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Valley Beth Shalom’s Rabbi Ed Feinstein to Take a Step Back

“I will be here and the new person the committee engages will be here. The following year I will step into a new position as the second rabbi of the synagogue.”

Rabbi Ed Feinstein, spiritual leader of  Valley Beth Shalom, the San Fernando Valley’s largest synagogue, sought to be concise and clear about his immediate future. 

“I want to step back, not step aside,” he told the Journal. “I would like to remain as a rabbi of the community. I really enjoy this work, and I have a place here. But I want to give up the administrative and the leadership responsibilities of the first chair. I want to take a second chair position.”

Feinstein joined VBS in 1993, and then became senior rabbi in 2005 when the late and legendary Rabbi Harold M. Schulweis, then 80 years old, similarly stepped back. Now, Feinstein plans to keep up with some rabbinic duties while finding someone else to take care of the others. 

“The rabbinate in a congregation like this one is very complicated and multifaceted,” he said. “There are certainly parts of which I resonate to so deeply. I love teaching, I love taking care of people [and] I love spending time with kids.”

He continued, “There are administrative matters and leadership responsibilities I think someone else could take over. Everything has become more complicated than it used to be.”

Ordained 40 years ago, Feinstein’s first job was founding director of the Solomon Schechter Academy in Dallas. He also served at Dallas’ Congregation Shearith Israel and spent three years as executive director of Camp Ramah before Schulweis invited him to join VBS in 1993.

This past summer, the board of The Jewish Federation of Greater Los Angeles voted for Rabbi Noah Farkas, 41, who was seen as a potential successor to Feinstein, to succeed retiring Jay Sanderson as president and CEO.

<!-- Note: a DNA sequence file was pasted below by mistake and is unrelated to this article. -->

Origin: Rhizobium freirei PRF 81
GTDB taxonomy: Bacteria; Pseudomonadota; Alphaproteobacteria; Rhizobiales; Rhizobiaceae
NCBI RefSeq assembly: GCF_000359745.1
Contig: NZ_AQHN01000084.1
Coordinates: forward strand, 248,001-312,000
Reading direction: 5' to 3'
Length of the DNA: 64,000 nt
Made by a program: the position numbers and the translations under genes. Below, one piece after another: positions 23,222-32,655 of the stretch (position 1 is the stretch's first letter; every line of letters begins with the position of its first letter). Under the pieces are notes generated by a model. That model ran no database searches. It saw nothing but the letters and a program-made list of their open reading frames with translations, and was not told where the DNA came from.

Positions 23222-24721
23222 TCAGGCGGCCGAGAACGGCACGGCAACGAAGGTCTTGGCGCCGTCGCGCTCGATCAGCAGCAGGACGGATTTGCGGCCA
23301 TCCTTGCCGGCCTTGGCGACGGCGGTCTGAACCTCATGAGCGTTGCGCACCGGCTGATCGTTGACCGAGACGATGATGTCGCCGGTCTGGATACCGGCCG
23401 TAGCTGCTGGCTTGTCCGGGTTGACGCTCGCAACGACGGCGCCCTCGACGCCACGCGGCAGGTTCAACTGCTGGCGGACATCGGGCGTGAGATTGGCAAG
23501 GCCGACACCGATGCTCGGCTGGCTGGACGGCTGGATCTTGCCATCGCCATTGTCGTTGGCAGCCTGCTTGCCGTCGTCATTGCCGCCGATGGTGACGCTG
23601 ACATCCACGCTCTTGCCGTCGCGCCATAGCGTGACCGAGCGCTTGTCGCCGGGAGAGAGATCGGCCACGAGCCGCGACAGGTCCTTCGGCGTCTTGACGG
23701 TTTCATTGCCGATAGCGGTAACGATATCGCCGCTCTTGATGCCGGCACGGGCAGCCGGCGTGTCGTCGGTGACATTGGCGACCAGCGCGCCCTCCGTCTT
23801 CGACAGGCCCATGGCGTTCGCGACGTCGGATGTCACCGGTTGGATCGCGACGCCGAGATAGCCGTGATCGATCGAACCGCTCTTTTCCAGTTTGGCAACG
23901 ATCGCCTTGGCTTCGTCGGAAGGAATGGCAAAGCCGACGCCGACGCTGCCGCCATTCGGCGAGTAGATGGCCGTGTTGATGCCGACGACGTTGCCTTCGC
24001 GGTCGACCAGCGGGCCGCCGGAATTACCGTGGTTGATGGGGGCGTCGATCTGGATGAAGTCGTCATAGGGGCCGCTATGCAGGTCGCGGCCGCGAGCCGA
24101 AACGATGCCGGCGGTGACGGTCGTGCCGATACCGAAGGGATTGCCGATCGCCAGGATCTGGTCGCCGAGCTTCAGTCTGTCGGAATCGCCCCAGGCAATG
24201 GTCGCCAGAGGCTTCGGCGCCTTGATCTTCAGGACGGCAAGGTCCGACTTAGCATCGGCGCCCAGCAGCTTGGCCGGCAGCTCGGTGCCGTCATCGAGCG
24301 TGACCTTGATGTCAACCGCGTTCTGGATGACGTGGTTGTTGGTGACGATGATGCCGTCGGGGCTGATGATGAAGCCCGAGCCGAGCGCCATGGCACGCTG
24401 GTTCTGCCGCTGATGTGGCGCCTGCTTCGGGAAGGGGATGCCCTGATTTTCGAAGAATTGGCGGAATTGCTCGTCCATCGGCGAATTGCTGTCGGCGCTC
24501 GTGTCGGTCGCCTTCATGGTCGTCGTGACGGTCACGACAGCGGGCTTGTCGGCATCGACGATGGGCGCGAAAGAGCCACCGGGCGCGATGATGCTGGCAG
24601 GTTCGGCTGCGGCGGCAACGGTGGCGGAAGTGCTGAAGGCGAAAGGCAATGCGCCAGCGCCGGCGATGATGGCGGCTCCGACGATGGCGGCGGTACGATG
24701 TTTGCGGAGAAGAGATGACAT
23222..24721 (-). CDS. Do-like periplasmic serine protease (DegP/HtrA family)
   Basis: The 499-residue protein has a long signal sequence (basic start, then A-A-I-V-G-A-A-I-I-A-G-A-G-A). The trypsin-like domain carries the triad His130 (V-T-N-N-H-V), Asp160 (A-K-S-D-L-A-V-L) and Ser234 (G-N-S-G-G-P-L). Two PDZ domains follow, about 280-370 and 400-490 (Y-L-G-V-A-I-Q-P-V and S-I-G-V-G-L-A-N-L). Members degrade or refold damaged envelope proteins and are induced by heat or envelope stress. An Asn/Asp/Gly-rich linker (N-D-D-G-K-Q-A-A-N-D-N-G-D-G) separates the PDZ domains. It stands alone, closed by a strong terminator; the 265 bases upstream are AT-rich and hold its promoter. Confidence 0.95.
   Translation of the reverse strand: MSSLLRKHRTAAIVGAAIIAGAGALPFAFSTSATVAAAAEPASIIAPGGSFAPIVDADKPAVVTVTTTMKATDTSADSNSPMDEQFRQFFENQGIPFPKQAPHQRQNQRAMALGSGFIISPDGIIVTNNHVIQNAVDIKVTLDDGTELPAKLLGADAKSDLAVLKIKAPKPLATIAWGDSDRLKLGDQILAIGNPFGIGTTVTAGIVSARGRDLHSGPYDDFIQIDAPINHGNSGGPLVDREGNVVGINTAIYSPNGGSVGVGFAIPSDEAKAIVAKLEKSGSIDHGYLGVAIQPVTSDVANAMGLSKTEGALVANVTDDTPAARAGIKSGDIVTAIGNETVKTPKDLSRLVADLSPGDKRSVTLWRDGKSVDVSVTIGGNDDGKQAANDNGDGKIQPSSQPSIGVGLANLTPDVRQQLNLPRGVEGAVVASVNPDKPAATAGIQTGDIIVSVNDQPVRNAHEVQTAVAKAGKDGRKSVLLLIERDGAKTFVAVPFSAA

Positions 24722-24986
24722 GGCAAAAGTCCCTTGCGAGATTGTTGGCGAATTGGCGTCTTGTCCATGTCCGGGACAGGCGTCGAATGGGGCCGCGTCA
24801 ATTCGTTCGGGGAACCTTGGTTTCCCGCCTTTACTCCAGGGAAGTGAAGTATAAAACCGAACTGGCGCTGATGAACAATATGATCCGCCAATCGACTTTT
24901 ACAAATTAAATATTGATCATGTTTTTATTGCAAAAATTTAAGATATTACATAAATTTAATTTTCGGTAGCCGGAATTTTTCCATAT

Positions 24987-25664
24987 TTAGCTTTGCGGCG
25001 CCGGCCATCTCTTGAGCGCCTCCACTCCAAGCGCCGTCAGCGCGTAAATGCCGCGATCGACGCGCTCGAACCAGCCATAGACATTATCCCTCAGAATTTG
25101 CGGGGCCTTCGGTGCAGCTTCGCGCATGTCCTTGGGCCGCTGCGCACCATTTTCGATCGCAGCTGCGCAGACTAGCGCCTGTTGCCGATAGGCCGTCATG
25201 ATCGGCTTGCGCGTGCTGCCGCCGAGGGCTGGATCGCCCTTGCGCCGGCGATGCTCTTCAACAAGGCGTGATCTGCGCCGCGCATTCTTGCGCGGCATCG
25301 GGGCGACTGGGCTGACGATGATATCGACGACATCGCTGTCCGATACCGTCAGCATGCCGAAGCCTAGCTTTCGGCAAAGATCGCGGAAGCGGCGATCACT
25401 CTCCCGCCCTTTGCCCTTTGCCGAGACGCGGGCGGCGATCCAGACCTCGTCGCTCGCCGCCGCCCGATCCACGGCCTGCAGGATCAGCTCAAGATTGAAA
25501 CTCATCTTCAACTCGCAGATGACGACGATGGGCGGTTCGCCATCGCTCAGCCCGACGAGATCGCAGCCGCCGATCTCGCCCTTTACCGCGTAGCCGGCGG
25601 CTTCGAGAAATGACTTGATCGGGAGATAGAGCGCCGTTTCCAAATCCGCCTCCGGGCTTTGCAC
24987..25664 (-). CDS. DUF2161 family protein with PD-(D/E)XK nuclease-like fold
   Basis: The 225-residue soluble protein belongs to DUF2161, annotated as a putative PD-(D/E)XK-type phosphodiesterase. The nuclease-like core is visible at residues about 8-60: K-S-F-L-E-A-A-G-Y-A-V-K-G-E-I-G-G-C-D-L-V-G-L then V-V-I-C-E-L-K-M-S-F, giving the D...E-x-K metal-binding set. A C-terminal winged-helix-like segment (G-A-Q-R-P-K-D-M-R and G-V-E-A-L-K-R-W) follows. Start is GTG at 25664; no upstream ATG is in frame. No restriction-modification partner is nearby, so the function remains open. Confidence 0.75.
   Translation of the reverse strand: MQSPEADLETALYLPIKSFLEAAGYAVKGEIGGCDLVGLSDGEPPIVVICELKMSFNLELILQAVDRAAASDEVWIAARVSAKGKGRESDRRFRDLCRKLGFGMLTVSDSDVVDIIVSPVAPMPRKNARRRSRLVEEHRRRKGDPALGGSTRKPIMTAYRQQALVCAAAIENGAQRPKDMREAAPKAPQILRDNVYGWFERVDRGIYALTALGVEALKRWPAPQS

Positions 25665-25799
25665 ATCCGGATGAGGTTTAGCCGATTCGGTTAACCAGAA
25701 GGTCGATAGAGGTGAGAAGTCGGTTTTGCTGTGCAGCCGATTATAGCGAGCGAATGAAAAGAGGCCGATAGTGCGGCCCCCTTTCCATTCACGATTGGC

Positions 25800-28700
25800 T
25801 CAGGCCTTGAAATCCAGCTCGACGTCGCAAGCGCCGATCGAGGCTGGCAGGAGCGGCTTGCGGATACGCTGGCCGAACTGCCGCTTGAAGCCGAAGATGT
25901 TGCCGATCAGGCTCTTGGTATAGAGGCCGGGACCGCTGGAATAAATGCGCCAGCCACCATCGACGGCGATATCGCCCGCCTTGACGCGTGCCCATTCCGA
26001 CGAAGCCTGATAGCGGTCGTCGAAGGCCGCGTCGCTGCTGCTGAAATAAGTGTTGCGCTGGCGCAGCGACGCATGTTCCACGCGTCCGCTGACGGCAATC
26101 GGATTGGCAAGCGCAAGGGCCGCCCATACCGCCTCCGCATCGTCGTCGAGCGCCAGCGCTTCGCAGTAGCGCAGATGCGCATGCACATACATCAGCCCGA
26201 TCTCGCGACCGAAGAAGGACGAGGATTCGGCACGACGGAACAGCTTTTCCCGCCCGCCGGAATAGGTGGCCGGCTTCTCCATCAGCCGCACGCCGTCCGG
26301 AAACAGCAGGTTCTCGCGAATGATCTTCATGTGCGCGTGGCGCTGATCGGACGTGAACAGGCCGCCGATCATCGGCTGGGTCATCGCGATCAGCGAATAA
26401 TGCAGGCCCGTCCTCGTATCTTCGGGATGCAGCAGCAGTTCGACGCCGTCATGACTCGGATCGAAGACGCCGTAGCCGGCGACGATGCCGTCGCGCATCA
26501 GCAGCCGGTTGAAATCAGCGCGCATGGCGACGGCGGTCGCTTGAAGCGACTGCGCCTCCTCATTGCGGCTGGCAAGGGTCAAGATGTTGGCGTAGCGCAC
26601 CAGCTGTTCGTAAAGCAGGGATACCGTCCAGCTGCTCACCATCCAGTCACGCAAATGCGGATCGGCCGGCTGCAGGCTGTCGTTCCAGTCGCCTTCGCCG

The synagogue now has a search committee looking for a successor. “Next year will be a year of transition,” Feinstein said. “I will be here and the new person the committee engages will be here. The following year I will step into a new position as the second rabbi of the synagogue.”

As for what Feinstein plans to do in the future, he is going to work on writing projects — he’s already the author of five books — and enjoying some extra time with his family. 

“I feel like our congregation and the Jewish community in general have gone through a generational shift,” he said. “The same thing happened when I began this job. We went through a generational shift, and my teacher, Rabbi Schulweis, said ‘You need to lead now because you can speak to this generation in a way that I can’t.’ I have the exact same feeling now 16 years later. I would love someone who can speak to this generation, in its idiom, in its language, to take over the principal leadership of the community. I would like to still be involved, but I think in order to reach that generation, we need someone at the helm who speaks that language.”

No single factor sparked his life-changing decision. However, his daughter is pregnant with his and his wife Nina’s first grandchild, and he hopes to travel more.

“I look forward to being a zayde, and having someone in the world who I can share my life with in that way,” he said. “I am old enough now to appreciate where I really am in the world, but young enough to enjoy some travel and projects we would like to take on. We would like to spend time in Israel, spend some time on the East Coast with friends who are there – just to enjoy life.”

As to whether or not this was a difficult decision, Feinstein said, “You don’t give up something this valuable without some qualms and second thoughts and wrestling with it. But it’s clear this is what has to happen now.”

No matter what life has in store for him, Feinstein has a positive outlook and is looking forward to his next chapter. 

No matter what life has in store for him, Feinstein has a positive outlook and is looking forward to his next chapter. 

“I am married 42 years to the girl I love,” he said. “We’re still best friends. We have been privileged to raise three beautiful kids who are now married and employed. My dad, thank God, is still alive. He is 94. My mother is a little bit [younger]. They are healthy and have been with us. I have survived cancer twice. That was an experience. We have been blessed.”

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